Same-sex divorce is on the rise, and it is likely to continue rising.
This is not unexpected. Same-sex divorce has only been possible since 2015, and the number of same-sex divorces is therefore unlikely to reach a settled peak for some time.
To give an idea, there were some 1,500 same-sex divorces in 2021, the most recent year for which figures are available. But if the divorce rate amongst same-sex couples is going to match that amongst opposite-sex couples (about 40%), then we can expect the number of same-sex divorces to increase significantly (there are about 7,000 same-sex marriages each year).
OK, so an increasing number of people are going to be going through a same-sex divorce. What do they need to know about how to go about it, and how things may differ compared to an opposite-sex divorce?
The simple answer is that things should be very similar for same-sex and opposite-sex divorces. But there are a couple of issues that could arise for same-sex divorces.
The procedure to obtain a same-sex divorce is exactly the same as for an opposite-sex divorce. One or both parties will need to file with the court a statement that the marriage has irretrievably broken down, and after 20 weeks have elapsed they can apply for the conditional divorce order. Six weeks after that, they can apply for the final divorce order.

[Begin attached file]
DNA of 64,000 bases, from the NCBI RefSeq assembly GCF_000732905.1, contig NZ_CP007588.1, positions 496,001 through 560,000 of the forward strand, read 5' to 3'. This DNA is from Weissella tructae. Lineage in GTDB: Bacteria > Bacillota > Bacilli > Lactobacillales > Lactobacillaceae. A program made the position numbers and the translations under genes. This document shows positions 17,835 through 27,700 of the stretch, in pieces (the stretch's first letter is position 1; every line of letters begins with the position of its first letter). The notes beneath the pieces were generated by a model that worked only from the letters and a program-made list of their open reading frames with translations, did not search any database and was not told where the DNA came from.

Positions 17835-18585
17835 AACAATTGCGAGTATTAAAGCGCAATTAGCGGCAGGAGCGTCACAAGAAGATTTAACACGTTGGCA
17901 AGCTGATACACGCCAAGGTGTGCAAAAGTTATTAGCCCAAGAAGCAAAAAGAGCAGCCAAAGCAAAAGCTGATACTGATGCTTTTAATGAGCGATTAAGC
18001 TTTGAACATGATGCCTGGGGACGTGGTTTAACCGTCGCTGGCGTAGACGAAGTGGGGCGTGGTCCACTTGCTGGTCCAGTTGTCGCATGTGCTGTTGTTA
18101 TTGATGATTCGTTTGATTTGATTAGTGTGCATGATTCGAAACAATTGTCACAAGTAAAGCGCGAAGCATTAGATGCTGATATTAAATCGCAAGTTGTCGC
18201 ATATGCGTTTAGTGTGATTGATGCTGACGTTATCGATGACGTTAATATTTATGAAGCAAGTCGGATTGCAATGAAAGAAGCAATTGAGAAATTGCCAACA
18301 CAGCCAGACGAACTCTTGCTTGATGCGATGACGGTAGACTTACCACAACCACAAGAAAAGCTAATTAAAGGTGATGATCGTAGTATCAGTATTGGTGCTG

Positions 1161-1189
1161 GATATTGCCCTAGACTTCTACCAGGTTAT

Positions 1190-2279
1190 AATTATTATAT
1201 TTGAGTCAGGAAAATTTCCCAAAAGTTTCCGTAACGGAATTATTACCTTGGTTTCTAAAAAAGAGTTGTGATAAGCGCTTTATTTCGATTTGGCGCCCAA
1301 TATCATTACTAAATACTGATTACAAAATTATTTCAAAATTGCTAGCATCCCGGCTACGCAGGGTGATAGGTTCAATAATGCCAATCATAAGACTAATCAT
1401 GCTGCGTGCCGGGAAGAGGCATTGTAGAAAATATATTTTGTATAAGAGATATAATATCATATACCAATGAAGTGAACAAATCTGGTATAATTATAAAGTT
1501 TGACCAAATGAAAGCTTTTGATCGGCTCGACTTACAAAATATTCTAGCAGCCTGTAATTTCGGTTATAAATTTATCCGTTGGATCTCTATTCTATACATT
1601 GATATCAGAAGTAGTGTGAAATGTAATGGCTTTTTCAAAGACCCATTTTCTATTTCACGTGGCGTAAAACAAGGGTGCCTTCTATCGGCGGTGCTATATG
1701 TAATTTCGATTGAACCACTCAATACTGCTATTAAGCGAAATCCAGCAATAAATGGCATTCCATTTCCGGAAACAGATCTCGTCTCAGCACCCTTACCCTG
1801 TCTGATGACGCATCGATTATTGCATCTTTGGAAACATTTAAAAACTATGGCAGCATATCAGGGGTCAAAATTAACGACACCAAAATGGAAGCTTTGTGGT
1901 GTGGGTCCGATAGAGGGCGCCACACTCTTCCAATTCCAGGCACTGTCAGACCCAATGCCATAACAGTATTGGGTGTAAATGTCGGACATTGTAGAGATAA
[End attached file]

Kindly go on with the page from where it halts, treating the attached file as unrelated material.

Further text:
But a divorce is not usually just about dissolving the marriage. Arrangements for children and finances may also have to be sorted out.
Again, the way these things are sorted out should be similar for same-sex and opposite-sex divorces.
However, there could be two particular issues.
Firstly, the same-sex couple may have had a child via a surrogacy arrangement, so that only one of them is a biological parent of the child, and this could lead to complications when the other party to the marriage seeks to have contact with the child after the separation.
This should not be an issue if the other party has obtained a parental order giving them full legal parenthood and parental responsibility, but there could be complications if the marriage breaks down before they have obtained a parental order.
The second issue relates to finances.
Same-sex marriage has only been possible in England and Wales since 2014 (12 months must have elapsed since the marriage before a divorce can take place, hence same-sex divorce has only been possible since 2015), and a lot of same-sex relationships were therefore in existence long before the parties married.
But the length of the marriage is a factor that can have a bearing upon a divorce settlement, so that a party may expect a less favourable settlement if it has been a shorter marriage.
This will not normally be a problem, as the court will usually count pre-marriage cohabitation towards the length of the marriage. However, it can be difficult to prove when cohabitation began, and this can lead to arguments in court.
If either of these issues apply to you then you should seek expert legal advice. We can find you an expert that works with you on our digital platform. For more information, call us on 020 3904 0506, or click here, and fill in the form.
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